Counting the cars on the New Jersey Turnpike;
They've all come to look for America!
-- Simon & Garfunkel, "America," 1968
A small airplane landed on the New Jersey Turnpike today, putting a fresh spin on that old Simon & Garfunkel tune. The two pilots and traffic reporter who were on board are OK, The Associated Press reports, but their traffic reports for a Philadelphia news outlet are taking a breather.
Luckily, we will soon be at a point where there's no need for intrepid reporters to risk their very lives to report on traffic conditions -- and many other facts of urban life. Data collection may sound like a simple task, but the crew of that plane would probably tell you different -- and it's no mean feat to replace human judgment with hands-off computer programs.
Many household names are working on ways to collect traffic data automatically, then put the data flow through another automated process, and end up with usable traffic reports without any human input. IBM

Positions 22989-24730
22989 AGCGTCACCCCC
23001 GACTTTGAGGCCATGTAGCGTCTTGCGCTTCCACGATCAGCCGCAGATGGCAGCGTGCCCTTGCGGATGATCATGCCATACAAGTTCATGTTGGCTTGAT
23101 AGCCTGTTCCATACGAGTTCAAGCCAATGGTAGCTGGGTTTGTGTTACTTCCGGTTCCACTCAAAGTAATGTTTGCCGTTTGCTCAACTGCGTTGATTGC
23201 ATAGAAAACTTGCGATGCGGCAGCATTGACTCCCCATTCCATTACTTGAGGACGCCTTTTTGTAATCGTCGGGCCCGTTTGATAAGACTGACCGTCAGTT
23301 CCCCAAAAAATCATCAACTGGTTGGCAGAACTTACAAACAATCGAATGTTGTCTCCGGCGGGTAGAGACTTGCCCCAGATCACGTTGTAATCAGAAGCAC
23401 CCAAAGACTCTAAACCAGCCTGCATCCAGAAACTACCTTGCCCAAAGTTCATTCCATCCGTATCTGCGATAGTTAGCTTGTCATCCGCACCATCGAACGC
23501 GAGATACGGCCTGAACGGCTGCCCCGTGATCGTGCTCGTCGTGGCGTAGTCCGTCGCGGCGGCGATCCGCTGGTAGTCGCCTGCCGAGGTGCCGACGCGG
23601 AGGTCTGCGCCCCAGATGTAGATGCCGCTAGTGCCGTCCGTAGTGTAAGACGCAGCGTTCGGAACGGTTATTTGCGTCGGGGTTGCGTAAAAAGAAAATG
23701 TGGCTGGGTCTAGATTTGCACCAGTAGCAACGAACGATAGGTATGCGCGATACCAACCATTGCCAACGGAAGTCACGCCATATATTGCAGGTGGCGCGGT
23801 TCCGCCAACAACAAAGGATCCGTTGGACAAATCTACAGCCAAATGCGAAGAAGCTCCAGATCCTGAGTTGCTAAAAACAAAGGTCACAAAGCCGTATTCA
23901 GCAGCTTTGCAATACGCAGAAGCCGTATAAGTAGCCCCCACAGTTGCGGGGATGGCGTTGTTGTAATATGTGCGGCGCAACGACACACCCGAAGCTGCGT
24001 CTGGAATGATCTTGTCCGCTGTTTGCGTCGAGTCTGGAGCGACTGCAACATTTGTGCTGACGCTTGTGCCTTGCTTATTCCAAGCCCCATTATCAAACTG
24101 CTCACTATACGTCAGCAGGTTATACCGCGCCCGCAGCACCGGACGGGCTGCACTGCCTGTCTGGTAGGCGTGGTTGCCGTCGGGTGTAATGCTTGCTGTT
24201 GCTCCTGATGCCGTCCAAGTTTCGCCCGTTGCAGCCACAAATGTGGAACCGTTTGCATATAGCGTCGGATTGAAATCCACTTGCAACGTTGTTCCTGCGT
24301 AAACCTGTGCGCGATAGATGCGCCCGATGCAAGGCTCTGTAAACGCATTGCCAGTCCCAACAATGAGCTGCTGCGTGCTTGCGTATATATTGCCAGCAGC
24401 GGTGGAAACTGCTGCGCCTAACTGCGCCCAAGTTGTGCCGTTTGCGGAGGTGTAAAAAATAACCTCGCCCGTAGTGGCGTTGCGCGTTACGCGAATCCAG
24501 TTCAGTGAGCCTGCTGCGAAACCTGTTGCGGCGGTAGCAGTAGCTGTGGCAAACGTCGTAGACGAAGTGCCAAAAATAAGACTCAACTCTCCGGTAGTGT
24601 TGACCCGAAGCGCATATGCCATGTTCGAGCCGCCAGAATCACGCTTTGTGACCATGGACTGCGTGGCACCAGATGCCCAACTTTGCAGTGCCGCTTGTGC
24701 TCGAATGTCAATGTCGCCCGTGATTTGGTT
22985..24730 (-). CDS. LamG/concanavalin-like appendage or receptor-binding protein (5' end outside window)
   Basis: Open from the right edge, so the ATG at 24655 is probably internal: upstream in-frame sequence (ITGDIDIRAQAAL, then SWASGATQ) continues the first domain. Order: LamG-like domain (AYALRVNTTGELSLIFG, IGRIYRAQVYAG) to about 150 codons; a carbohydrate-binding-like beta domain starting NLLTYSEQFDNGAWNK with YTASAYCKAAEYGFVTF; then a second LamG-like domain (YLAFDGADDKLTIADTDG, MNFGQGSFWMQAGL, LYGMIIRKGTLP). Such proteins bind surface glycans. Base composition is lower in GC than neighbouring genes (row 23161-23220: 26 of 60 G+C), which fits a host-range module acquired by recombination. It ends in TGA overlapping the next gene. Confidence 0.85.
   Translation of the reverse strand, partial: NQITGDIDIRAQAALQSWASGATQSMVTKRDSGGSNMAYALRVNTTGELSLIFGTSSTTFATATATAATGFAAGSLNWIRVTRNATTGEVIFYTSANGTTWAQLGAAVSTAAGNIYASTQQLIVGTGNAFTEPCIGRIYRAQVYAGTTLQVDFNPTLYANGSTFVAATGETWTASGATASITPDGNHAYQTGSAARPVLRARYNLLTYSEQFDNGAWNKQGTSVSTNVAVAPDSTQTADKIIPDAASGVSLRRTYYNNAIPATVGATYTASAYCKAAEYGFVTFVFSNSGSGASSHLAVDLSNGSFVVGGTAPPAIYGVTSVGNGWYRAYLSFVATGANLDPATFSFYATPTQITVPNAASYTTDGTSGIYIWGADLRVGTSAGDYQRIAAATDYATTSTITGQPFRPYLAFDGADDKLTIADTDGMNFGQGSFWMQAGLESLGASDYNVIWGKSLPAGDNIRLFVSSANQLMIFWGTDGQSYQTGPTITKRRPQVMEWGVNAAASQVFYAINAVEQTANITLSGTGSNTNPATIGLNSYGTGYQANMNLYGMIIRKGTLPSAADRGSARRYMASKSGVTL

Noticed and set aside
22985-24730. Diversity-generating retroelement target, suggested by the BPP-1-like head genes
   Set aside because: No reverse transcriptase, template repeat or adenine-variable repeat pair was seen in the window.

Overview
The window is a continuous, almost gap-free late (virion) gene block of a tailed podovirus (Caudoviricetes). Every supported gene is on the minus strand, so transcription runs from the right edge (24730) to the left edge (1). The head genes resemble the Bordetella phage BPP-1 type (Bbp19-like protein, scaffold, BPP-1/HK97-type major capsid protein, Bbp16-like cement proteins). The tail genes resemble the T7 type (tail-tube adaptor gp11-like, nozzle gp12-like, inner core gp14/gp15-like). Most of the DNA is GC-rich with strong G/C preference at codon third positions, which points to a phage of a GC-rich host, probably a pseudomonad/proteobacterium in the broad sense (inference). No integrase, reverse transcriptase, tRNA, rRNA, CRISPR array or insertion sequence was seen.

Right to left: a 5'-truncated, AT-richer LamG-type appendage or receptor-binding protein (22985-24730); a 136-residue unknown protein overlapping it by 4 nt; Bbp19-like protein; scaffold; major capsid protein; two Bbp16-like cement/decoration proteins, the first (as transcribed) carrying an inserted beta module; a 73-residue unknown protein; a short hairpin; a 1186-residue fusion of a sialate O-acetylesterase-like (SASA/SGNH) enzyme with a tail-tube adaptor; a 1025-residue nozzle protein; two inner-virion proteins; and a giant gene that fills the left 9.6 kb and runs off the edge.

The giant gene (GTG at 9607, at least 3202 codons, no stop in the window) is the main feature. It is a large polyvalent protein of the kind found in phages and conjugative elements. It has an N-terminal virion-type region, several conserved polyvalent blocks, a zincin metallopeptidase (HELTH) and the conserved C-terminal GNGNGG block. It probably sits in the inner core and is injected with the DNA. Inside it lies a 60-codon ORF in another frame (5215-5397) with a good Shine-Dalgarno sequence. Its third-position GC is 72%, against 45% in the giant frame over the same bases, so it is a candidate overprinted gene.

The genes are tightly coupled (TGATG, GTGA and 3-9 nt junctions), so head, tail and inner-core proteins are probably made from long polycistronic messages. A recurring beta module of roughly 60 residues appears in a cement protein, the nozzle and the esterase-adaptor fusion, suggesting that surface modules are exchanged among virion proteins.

And traffic data is just the beginning of what technology companies are looking to tackle. Markets are opening up worldwide for seemingly mundane tasks like monitoring and managing electric power grids and water systems. Again, the giants of technology are turning their eyes to these new horizons.
I mean, IBM is working on food technology -- not what you'd expect from an old typewriter and punch-card manufacturer. Google
Companies with the vision and drive to push for a smarter planet (an IBM tagline) will be around for decades, morphing to meet the needs of every generation. IBM and GE have been masters of this strategy for a long time, and I wouldn't be surprised to see Google managing my power meter in 30 years.
Whether or not it’s obvious to the average investor, these initiatives are pushing technology firms into new areas, expanding their growth beyond our computers and into our everyday lives -- how we consume power, how we eat, how we drive.
There are a lot of technology stories out there, like cloud computing and smartphones; this subplot could seem lost in the shuffle. However, it has the potential to change the nature of not only newcomers like Google, but stodgy old tech players like IBM. Could IBM’s services division one day be known as much for its work in managing electrical grids as for large enterprise systems? Keep an eye on this one, dear Fool.
Fool contributor Anders Bylund owns shares in Google, but he holds no other position in any of the companies discussed here. Google is a Motley Fool Rule Breakers pick. Try any of our Foolish newsletters today, free for 30 days. You can check out Anders' holdings and a concise bio if you like, and The Motley Fool is investors writing for investors.